Yangtze River ship tragedy’s toll above 400

The China Post - - BUSINESS - BY NEIL CON­NOR

Res­cuers bowed their heads and ships’ hoot­ers blared in trib­ute Sun­day to the vic­tims of Com­mu­nist China’s worst ship­ping dis­as­ter, as rel­a­tives of the 431 dead and 11 still miss­ing spoke of their grief.

The solemn cer­e­mony was held to re­mem­ber the dead af­ter the “Eastern Star” cruise ship car­ry­ing 456 peo­ple cap­sized late Mon­day on the Yangtze River in a storm.

Searchers in white hooded sur­gi­cal suits could be seen on board the Eastern Star. Oth­ers in work gear, or­ange safety vests and mil­i­tary-style fa­tigues formed col­umns on the deck of a mas­sive float­ing crane, one of three that had raised the ship on Fri­day.

The event, at­tended by Trans­port Min­is­ter Yang Chuan­tang, went ahead un­der gray and cloudy skies.

Of­fi­cials on Sun­day an­nounced that the death toll had risen to 431, with an­other 11 peo­ple still miss­ing.

Only 14 sur­vivors have been con­firmed out of all those aboard, who were mostly tourists aged over 60, af­ter the ship cap­sized at night in Jianli county in the cen­tral prov­ince of Hubei.

In ac­cor­dance with tra­di­tional cus­tom, rel­a­tives of the dead should mourn loved ones on the sev­enth day by Chi­nese reckoning fol­low­ing their death.

In­for­ma­tion about the sink­ing, and me­dia ac­cess to the site and to rel­a­tives of pas­sen­gers, has been tightly con­trolled. On­line crit­i­cism of the search has been quickly deleted.

China’s sta­bil­ity-ob­sessed Com- mu­nist rulers of­ten try to con­tain anger over the of­fi­cial han­dling of dis­as­ters, fear­ing that it could spi­ral into dis­sent.

A pe­ti­tion posted by fam­ily mem­bers on the so­cial me­dia ser­vice WeChat has called for the death penalty for the ship’s cap­tain — one of the few sur­vivors of the dis­as­ter — who is in po­lice cus­tody.

But rather than anger or recriminations, rel­a­tives made avail­able for in­ter­views on Sun­day spoke of their grief, re­gret and im­pos­si­ble hopes.

“I wish my fa­ther and mother would come back,” said Wang Hua, who lost her fa­ther Wang Xingkui and mother Li Yulin.

“I wish the whole thing was just made up. Even now, I still can’t be­lieve it’s true,” she added, cry­ing help­lessly into her hand­ker­chief.

“They were so kind, I never imag­ined such a tragic thing would hap­pen to them.”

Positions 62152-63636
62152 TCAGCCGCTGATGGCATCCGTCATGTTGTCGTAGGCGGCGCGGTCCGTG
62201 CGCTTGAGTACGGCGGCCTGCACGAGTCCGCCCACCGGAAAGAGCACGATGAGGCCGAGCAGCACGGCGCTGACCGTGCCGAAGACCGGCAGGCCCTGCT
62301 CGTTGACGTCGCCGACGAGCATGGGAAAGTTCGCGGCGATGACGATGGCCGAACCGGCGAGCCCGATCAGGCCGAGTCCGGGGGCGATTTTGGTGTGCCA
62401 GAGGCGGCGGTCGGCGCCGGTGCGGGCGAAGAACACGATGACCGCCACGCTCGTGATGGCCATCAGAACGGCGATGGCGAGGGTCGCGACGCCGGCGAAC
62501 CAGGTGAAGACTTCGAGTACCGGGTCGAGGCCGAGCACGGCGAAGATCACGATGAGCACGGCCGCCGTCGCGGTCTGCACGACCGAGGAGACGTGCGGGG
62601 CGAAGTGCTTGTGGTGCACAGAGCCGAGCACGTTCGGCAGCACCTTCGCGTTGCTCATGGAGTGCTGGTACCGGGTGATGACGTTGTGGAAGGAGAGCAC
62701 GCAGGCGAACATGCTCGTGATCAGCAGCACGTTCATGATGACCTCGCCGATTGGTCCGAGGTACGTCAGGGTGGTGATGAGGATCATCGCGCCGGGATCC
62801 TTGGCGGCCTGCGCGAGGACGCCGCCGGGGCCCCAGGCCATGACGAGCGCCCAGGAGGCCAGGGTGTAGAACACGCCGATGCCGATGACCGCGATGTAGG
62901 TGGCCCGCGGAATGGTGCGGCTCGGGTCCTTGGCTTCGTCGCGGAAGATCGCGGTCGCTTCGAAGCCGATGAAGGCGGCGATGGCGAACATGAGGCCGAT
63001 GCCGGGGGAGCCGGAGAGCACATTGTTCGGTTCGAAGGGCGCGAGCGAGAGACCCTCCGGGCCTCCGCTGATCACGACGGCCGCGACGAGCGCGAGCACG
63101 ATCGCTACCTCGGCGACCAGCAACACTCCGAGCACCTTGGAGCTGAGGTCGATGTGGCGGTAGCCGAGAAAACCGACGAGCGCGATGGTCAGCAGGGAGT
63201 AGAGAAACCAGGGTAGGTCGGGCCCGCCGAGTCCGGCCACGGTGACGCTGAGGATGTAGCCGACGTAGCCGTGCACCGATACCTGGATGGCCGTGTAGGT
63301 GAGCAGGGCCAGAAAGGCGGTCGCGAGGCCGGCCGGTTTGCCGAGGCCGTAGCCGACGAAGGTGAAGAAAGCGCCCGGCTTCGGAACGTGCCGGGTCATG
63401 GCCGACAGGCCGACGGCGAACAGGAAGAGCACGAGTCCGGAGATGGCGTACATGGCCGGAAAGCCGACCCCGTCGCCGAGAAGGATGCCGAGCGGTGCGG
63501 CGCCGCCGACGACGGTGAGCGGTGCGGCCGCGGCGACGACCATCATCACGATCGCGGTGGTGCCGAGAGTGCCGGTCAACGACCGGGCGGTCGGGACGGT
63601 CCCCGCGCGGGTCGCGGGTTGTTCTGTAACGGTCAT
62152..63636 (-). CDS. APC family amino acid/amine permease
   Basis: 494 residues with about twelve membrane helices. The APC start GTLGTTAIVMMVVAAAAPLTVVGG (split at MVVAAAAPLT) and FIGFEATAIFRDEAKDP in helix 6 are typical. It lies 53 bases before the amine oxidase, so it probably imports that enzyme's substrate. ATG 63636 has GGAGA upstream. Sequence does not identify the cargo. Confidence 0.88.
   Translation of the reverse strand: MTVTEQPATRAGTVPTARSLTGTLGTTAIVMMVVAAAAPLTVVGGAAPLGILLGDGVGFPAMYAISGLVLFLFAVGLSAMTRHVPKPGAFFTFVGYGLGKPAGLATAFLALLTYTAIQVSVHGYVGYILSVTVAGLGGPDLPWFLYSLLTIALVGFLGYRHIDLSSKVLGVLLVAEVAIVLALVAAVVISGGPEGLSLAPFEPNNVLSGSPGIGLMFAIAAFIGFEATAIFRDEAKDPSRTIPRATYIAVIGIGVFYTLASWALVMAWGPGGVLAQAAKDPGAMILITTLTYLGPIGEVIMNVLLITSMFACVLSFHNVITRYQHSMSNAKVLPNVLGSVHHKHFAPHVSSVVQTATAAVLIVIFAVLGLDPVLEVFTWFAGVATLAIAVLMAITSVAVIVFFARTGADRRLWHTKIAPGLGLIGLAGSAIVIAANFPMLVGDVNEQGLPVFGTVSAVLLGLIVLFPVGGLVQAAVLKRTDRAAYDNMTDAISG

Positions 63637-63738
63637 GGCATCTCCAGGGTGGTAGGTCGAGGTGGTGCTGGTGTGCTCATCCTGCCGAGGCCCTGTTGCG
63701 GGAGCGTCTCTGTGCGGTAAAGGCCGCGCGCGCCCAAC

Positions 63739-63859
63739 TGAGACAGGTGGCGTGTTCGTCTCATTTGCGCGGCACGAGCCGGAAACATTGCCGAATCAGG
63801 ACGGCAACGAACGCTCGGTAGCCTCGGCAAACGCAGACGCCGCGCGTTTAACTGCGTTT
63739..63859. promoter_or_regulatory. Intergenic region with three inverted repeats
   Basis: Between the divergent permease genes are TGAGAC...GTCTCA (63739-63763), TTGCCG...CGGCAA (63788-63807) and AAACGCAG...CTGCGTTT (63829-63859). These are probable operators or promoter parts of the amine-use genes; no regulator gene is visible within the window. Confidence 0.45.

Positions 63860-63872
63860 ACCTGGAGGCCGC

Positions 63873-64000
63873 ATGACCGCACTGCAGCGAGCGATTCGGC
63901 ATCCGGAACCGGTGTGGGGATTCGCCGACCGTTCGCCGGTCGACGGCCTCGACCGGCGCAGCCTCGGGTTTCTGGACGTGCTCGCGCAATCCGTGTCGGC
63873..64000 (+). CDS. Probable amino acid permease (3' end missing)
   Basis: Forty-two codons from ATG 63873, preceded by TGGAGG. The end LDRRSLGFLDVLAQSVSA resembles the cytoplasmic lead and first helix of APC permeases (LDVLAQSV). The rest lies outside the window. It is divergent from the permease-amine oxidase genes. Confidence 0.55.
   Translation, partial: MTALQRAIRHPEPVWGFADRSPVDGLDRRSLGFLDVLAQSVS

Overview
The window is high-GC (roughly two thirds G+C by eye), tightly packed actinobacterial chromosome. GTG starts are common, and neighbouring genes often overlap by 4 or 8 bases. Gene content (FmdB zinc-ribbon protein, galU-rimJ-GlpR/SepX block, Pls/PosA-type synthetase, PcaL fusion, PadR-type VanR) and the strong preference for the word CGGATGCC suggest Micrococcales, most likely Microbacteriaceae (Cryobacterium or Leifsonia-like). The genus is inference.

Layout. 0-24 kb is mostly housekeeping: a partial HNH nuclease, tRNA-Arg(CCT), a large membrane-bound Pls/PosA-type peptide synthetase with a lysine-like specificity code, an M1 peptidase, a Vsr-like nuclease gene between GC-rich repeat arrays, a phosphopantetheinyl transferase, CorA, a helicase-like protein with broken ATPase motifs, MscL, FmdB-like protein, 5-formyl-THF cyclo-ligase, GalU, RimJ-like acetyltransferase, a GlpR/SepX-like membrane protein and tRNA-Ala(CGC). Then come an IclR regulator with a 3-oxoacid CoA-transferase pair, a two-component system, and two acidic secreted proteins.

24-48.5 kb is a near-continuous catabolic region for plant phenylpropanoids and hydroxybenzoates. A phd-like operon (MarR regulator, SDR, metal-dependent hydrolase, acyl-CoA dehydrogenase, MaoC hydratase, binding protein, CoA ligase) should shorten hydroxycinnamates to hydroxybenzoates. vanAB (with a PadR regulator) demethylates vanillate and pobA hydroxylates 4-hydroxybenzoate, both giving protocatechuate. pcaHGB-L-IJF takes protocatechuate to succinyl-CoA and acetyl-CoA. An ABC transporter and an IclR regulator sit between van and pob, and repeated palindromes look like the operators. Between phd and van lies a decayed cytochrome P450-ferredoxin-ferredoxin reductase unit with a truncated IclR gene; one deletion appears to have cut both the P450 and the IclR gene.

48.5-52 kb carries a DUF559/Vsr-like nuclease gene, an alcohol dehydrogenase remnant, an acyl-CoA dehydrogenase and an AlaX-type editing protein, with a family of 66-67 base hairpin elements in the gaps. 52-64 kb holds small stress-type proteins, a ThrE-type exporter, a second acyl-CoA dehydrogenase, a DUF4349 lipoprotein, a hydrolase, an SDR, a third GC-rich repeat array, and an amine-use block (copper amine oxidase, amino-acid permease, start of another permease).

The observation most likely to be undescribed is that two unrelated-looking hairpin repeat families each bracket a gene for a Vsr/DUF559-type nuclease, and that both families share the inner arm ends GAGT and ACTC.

Fu Cong­hai, whose brother Fu Hong­sheng and nephew Fu Jin­ning were on the boat, said the next step was to iden­tify their bod­ies.

“We are wait­ing for the DNA test re­sults, and when they have com­pleted that and can con­firm them, we can meet our loved ones,” he said, re­fer­ring to the pos­si­bil­ity of view­ing the re­mains.

Wang, Fu and other se­lected rel­a­tives spoke to re­porters at venues ar­ranged by the au­thor­i­ties and were watched by of­fi­cials dur­ing the in­ter­views.

The death toll on Satur­day had jumped by over 200 af­ter res­cuers had used the mas­sive cranes to hoist the ves­sel out of the wa­ter the day be­fore and be­gan re­cov­er­ing bod­ies trapped in­side.

It was China’s worst ship­ping dis­as­ter since the Com­mu­nist Party came to power in 1949. In 1948 up to 4,000 on board the SS Kiangya were killed when it sank near Shang­hai.

Of­fi­cials on Satur­day ex­tended their search for vic­tims who may have been swept far be­yond the ac­ci­dent site. The search scope was ex­tended to 1,300 kilo­me­ters (800 miles) of the Yangtze, Asia’s long­est river, in hopes of find­ing those still un­ac­counted for.

A gov­ern­ment spokesman has said no fur­ther sur­vivors were ex­pected.

News of the dis­as­ter re­mained the top trend­ing topic on Chi­nese so­cial me­dia, and at­ten­tion Sun­day was fo­cused on mourn­ing.

“May the dead be at peace in heaven and the living be strong,” posted a user of Sina Weibo, a Chi­nese ver­sion of Twit­ter.

Re­ports have said the 76.5-me- ter- long and 2,200- tonne ship over­turned in less than a minute. Weather of­fi­cials said a freak tor­nado hit the area at the time.

The ves­sel was cited for safety in­frac­tions two years ago, and CCTV said in­ves­ti­ga­tors would probe its struc­ture for any flaws.

Wang, from the eastern prov­ince of Shan­dong, said her par­ents had not told her they were go­ing on the trip un­til just be­fore their de­par­ture, which wor­ried her and her brother.

She last spoke to her fa­ther on May 31, when he said he was en­joy­ing the cruise along the Yangtze.

But some­thing he said caused her fur­ther un­ease

“I heard him laugh­ing,” she said. “He of­fered my child best wishes for his up­com­ing birth­day and then said ‘This is my last phone call.’

“I couldn’t help think­ing about that.”

AP

Wang Hua, who lost her fa­ther and mother aboard the cap­sized ship “Eastern Star” grieves dur­ing an in­ter­view with for­eign jour­nal­ists or­ga­nized by gov­ern­ment of­fi­cials in Jianli County of south­ern China’s Hubei prov­ince Sun­day, June 7.

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